Full-text · Article · Nov 2014 · Neuropsychopharmacology: official publication of the American College of Neuropsychopharmacology
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    • "The amygdala has an established role in fearconditioning paradigms (Blair et al., 2001; Schafe et al., 2001; Maren and Quirk, 2004; Johansen et al., 2010) and is a likely site for the storage of these types of memory (Rogan et al., 1997; Fanselow and LeDoux, 1999; Blair et al., 2001). However, a less well defined yet highly important role of the amygdala is its ability to influence other forms of memory, particularly when the learning episode has a degree of emotional context (Paz et al., 2006). "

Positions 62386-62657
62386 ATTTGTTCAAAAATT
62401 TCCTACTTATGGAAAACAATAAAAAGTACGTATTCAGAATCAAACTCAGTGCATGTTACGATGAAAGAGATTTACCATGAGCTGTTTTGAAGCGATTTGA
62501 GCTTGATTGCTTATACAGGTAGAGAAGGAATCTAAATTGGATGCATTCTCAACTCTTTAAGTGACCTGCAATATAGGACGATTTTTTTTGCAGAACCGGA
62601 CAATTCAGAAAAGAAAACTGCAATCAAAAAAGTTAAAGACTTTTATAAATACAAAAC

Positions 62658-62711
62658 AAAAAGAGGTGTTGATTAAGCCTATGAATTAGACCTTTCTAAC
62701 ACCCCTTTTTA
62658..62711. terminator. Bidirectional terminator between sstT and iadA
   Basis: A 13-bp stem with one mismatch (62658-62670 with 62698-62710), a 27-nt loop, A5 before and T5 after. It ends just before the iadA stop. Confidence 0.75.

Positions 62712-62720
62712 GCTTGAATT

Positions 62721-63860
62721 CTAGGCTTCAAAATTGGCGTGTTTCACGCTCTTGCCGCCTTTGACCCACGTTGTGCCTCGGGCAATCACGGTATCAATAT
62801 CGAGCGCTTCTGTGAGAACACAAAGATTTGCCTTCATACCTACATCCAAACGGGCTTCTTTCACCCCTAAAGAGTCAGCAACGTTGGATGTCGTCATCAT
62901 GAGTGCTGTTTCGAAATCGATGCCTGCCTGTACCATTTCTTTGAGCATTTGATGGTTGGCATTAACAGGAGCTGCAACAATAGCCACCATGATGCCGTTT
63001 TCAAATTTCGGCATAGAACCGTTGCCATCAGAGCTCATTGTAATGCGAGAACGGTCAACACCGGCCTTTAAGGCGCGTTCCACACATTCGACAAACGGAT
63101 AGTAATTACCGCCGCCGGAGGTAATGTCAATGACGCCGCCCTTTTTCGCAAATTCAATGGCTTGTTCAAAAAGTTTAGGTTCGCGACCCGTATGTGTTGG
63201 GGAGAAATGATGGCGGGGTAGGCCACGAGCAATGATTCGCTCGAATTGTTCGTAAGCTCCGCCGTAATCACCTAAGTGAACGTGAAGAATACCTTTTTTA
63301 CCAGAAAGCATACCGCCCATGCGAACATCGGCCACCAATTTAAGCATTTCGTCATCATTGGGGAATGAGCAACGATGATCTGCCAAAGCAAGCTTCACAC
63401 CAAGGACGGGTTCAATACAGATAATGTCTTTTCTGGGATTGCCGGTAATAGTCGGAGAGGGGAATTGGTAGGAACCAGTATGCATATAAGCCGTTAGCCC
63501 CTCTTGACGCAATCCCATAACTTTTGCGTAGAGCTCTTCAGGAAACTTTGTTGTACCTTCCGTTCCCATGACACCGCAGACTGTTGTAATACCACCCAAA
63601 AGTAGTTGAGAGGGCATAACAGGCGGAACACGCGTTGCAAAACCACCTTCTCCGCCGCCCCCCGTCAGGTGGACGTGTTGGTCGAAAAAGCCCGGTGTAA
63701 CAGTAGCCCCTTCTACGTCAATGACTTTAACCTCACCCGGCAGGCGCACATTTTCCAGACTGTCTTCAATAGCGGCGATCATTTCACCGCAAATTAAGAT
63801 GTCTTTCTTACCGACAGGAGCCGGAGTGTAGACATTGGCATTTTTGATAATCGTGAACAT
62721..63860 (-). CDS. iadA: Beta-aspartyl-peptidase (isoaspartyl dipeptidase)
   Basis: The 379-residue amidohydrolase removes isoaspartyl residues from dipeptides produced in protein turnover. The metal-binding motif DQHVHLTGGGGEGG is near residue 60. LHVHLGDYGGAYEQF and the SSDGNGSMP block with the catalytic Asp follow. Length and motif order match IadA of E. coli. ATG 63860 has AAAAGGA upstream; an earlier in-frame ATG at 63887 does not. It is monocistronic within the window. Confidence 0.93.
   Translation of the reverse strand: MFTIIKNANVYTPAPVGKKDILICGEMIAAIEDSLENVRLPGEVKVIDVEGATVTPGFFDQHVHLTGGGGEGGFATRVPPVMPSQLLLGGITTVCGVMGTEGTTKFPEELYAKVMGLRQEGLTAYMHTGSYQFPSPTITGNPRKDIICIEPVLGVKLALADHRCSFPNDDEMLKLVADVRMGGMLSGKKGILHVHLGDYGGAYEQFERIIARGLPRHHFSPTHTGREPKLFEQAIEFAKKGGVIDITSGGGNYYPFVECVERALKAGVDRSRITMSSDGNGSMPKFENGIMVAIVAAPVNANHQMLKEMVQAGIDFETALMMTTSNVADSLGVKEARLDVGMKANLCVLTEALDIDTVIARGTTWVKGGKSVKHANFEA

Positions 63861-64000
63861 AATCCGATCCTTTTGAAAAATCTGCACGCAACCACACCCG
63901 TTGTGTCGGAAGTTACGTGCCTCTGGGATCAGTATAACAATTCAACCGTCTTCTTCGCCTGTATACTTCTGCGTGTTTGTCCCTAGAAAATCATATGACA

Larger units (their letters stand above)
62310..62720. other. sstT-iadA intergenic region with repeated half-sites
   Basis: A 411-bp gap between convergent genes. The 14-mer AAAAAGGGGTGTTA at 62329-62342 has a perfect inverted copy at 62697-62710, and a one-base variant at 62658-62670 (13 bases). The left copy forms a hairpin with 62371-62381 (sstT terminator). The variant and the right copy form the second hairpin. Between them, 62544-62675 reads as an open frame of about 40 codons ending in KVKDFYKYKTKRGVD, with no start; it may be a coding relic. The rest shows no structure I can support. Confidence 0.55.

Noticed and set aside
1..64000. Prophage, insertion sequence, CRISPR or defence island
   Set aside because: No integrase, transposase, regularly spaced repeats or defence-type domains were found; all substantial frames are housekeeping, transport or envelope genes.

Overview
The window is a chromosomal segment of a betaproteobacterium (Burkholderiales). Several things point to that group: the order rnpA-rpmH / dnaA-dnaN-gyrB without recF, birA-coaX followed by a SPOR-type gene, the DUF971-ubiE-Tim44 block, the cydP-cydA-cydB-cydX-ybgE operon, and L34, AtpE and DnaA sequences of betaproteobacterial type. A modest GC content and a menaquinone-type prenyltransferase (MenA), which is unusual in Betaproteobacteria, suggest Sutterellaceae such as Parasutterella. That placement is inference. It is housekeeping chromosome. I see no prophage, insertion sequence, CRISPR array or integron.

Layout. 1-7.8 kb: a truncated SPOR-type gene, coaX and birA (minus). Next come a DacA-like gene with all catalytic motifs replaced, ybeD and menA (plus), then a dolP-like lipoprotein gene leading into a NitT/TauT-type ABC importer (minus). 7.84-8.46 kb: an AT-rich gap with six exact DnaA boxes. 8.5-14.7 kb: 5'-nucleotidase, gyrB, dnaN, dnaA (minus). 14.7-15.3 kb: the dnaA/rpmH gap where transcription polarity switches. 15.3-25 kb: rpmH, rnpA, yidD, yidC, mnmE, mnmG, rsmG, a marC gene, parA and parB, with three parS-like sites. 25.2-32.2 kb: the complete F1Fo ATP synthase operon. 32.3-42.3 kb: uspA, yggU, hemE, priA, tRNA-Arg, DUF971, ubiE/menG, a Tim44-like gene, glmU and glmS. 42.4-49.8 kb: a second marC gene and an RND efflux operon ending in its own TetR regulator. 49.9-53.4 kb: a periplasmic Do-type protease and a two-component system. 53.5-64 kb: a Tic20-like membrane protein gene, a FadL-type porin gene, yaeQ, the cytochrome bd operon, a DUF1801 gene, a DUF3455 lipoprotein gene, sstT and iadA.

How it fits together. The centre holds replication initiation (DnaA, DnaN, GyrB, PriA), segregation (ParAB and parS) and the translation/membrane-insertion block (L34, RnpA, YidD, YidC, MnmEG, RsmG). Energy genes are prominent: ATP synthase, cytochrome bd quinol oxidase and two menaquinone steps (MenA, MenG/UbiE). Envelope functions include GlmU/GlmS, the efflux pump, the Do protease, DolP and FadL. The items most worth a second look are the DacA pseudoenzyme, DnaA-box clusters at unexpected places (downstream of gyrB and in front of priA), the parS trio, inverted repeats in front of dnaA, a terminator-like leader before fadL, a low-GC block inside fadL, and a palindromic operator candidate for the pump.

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    ABSTRACT: Experiences with a high degree of emotional salience are better remembered than events that have little emotional context and the amygdala is thought to play an important role in this enhancement of memory. Visual recognition memory relies on synaptic plasticity in the perirhinal cortex but little is known about the mechanisms that may underlie emotional enhancement of this form of memory. There is good evidence that noradrenaline acting via β-adrenoceptors can enhance memory consolidation. In the present study we examine the role of β-adrenoceptors in synaptic plasticity at the amygdala-perirhinal pathway (LA-PRh) and compare this to mechanisms of intra-perirhinal (PRh-PRh) synaptic plasticity. We demonstrate that activity-dependent PRh-PRh LTP does not rely on β1- or β2-adrenoceptors and that LA-PRh LTP relies on β1-adrenoceptors but not β2-adrenoceptors. We further demonstrate that application of the β-adrenoceptor agonist isoprenaline produces lasting PRh-PRh potentiation but only transient potentiation at the LA-PRh input. However, at the LA-PRh input, combining stimulation that is subthreshold for LTP induction with isoprenaline results in long-lasting potentiation. Isoprenaline-induced and isoprenaline plus subthreshold stimulation-induced potentiation in the PRh-PRh and LA-PRh inputs, respectively were both dependent on activation of NMDARs, voltage gated calcium channels and PKA. Understanding the mechanisms of amygdala-perirhinal cortex plasticity will allow a greater understanding of how emotionally-charged events are remembered.